Intraoperative transcranial electrical stimulation evokes a motor response at short latency (SLR) of a few milliseconds in cranial nerves innervated muscles. In addition, a long latency response (LLR) is known for the laryngeal nerve. We present here the LLR in the tongue muscles.
In 22 neurosurgical interventions we have applied electrical stimulation pulses transcranially over the motor cortex of fully anesthetized patients. Stimulation sites were lateral (C3/C4 - Cz) or medial (C1-C2). We recorded motor evoked potentials from the tongue as the target muscle of the hypoglossal nerve.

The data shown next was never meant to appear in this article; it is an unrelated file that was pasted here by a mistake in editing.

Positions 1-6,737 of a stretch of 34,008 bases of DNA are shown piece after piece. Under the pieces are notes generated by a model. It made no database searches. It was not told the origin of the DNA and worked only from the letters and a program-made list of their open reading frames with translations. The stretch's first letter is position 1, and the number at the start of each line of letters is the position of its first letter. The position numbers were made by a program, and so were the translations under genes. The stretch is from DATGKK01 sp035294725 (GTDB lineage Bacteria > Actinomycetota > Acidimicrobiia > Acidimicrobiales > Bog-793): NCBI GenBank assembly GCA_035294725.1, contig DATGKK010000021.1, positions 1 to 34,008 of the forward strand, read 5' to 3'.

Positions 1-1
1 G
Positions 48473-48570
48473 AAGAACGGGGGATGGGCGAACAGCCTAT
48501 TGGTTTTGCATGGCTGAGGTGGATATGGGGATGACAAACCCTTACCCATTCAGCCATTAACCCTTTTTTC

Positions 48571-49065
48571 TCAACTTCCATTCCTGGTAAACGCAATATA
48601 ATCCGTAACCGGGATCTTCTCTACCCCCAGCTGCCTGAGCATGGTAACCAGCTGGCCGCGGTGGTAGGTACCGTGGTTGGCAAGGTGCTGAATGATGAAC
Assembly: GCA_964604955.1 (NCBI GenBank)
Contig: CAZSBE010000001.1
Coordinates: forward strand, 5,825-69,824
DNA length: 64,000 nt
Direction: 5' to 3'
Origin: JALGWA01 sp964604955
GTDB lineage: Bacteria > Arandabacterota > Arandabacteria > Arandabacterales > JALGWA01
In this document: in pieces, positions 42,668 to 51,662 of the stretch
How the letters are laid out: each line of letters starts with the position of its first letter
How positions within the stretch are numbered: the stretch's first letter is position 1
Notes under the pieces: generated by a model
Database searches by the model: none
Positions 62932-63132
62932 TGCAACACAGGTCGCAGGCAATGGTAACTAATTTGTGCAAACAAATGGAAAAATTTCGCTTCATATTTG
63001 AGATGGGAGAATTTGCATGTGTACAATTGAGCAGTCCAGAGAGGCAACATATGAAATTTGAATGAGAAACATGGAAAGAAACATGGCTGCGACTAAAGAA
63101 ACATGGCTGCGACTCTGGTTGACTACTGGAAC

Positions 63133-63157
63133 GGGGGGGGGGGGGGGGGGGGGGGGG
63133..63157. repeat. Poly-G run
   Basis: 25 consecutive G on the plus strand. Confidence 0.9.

Stimulation evoked a SLR of the tongue with a median (IQR) latency of 14 (13, 19) ms. In addition, a LLR appeared at 58 (54, 66) ms. Median (IQR) response amplitudes were 60 (32, 185) μV for SLR and 30 (20, 47) μV for LLR. While stimulation by C3/C4 - Cz evoked both the SLR and the LLR, stimulation by C1-C2 evoked preferably the LLR with a success rate of 16/18 (89%) surgeries (p =.0007).
Transcranial electrical stimulation robustly elicits a LLR in the tongue muscles of anesthetized patients.
We corroborated preliminary findings on the LLR of the tongue muscles in more patients.